Le 11-févr.-08, à 17:58, Mirek Dobsicek a écrit :
>> "But thanks to that crashing, *Church thesis remains consistent*. I
>> would just say "An existence of a universal language is not ruled
>> I am ok with you. Consistent (in math) means basically "not rule out".
>> "Formally consistent" means "not formally ruled out", or "not
>> That is:
>> "Consistent(p") is the same as "~ Provable(~ p)" " ~" = negation
>> like "Provable(p)" is equivalent with "~ Consistent( ~ p)"
> All right...
> Now, let me just rephrase few points of the key post one more time. I
> will try to be picky with wording. Points which are not mentioned - I
> fill comfortable with.
> 1\ There is no language/algorithm/procedure/machine which can
> describe/execute all total computable functions.
I guess (and have some confirmation below) that you mean here that
there is no language/algorithm/procedure/machine which can
describe/execute all total computable functions AND ONLY TOTAL
COMPUTABLE FUNCTIONS. Right? Otherwise you would be saying that Church
Thesis is false.
> 2\ There exists non-empty set of all machine computable functions
> (inevitably includes both total and strict partial functions). Let us
> call this set MC (machine computable).
OK. (this confirms what I say above).
> 3\ Church himself *defined* the set of
> as those computable by lambda calculus.
Well, for Church, Lambda does define the set of all computable (total
and partial) functions, not just the so-far-known-comp-functions.
> 4\ What we use to call a *Church thesis* today says, that MC is in fact
> equal to the set of functions computable by lambda calculus.
> 5\ Church thesis is refutable.
Yes. (It is enough to give a function which we can compute, but which
would not be Turing or Lambda computable.
>> * * *
>> Something else:
>> to us verify MM = SII(SII) does crash the system:
>> SII(SII) = I(SII)(I(SII)) = SII(SII) = I(SII)(I(SII)) = SII(SII) =
>> I(SII)(I(SII)) = SII(SII) = I(SII)(I(SII)) = SII(SII) = ...
> Working with SK combinators, I had a bit problems with omitted
Just avoid writing the left parentheses. SII(SII) is really put for
(((SI)I)((SI)I)) which is conceptually clearer, but practically
> Also it was not clear to me what is the meaning of eg.
> (SKK) since S is expected to take three arguments.
OK, my fault. It means the construct is stable and waiting for more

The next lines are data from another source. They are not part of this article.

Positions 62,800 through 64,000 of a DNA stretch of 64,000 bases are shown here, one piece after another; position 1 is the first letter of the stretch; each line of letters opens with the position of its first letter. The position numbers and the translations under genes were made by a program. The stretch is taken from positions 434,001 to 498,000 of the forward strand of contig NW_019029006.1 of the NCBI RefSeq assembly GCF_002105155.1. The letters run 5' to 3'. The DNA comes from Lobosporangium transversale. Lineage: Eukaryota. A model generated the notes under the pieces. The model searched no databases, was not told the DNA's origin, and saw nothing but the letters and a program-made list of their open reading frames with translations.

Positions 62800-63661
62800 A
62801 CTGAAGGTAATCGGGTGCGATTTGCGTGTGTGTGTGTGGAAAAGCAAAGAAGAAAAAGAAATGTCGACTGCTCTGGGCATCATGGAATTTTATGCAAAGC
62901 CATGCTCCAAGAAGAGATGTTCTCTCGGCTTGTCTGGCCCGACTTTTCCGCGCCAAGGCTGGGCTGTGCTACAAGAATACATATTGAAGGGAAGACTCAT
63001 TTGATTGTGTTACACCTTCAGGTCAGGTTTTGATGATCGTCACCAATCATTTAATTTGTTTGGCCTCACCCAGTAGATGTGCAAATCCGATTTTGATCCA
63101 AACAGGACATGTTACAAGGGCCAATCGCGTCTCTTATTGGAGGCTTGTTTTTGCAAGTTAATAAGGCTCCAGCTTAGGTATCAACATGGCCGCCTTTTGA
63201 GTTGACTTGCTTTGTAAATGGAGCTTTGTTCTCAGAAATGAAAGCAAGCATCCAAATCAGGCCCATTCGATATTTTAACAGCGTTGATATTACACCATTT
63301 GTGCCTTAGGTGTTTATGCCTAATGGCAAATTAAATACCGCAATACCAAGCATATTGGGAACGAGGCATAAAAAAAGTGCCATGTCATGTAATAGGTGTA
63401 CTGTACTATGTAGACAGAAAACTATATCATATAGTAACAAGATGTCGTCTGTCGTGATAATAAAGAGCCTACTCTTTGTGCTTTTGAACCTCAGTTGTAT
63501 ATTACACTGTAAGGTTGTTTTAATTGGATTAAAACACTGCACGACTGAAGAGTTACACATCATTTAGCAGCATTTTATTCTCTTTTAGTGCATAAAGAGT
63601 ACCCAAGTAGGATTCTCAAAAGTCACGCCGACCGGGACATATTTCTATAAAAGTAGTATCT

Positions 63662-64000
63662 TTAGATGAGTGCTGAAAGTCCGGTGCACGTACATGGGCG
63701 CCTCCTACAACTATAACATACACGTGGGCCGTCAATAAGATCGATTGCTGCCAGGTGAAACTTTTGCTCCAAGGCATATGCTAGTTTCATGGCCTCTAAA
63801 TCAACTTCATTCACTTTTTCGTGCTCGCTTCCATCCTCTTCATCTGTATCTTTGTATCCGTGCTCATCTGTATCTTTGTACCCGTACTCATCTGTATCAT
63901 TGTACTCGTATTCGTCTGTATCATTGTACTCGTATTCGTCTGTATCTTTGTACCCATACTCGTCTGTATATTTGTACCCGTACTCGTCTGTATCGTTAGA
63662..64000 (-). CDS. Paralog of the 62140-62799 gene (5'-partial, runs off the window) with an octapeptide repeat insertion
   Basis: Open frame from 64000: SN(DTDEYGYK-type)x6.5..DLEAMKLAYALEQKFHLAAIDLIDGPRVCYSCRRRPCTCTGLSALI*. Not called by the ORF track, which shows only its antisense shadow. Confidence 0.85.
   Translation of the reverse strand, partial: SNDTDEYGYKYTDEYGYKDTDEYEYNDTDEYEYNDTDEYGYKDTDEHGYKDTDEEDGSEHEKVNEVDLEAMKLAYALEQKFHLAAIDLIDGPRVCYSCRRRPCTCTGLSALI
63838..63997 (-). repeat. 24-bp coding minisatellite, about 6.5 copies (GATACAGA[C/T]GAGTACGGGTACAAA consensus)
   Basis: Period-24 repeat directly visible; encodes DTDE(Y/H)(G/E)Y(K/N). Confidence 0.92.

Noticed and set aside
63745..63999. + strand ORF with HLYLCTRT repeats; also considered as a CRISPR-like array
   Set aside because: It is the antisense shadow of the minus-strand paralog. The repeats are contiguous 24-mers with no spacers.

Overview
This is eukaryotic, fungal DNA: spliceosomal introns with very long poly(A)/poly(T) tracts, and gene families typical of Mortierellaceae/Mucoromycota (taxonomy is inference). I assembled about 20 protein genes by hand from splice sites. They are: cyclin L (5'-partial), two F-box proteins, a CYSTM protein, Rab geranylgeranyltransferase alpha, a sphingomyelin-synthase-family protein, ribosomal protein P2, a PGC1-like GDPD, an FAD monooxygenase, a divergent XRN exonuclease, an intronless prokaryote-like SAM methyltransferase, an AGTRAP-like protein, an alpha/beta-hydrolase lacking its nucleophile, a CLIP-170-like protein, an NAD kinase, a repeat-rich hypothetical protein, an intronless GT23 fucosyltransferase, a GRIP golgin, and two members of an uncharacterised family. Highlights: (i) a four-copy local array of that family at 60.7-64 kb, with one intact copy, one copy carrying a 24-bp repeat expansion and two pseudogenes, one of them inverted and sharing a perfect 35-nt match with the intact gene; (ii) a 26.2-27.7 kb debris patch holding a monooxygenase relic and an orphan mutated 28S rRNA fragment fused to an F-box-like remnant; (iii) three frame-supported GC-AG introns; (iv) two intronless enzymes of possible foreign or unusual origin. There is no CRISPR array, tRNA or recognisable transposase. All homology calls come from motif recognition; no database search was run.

argument. so SKK, without any added inputs remains SKK and constitutes
a combinator described as being SKK. Such construct are useful for
making data structures for example. Such construct are called normal
The idea is that the 2-variables function Lx Ly (x + y) when applied on
just one argument, 5, say, gives a new function Ly (5 + y), which is a
1-variable function adding 5 to its input. It is the way Schoenfinkel
managed to have only function of one argument.
> What helped me was
> the unlambda language (http://www.madore.org/~david/programs/unlambda/)
At first sight this is just lambda calculus (and thus combinator) with
awkward notation ....
> So here is my crashing sequence (yep, yours is shorter) (I don't expand
> the I term to keep it short)
Good idea. "I" is really a "macro" for "SKK".
I hope everybody see that SKKx = x for any x. SKKx = Kx(Kx) = x. (cf
Sabc = ac(bc); Kab = a)
Hmmm... ok, that's working, but S(KI)I is really I, and you could have
make something simpler ...
> a reference implementation in unlambda:
> the ` stands for 'apply' operation, aka left parenthesis.
You really need spectacles here ...
> with a small modification
> we can achieve the computer to print uuuuuuuuuuuuu.... in an endless
> loop. .u is a special function with a side effect of printing the
> character u.
You are not supposed to use anything but K and S (or anything you have
already define with K and S) ... I'm not completely sure what you mean
by k.ui (the dot) ... hmm... I see, it prints, well ok then.
I will try to comment your "UDA paper" post asap.
You received this message because you are subscribed to the Google Groups
"Everything List" group.
To post to this group, send email to [EMAIL PROTECTED]
To unsubscribe from this group, send email to [EMAIL PROTECTED]
For more options, visit this group at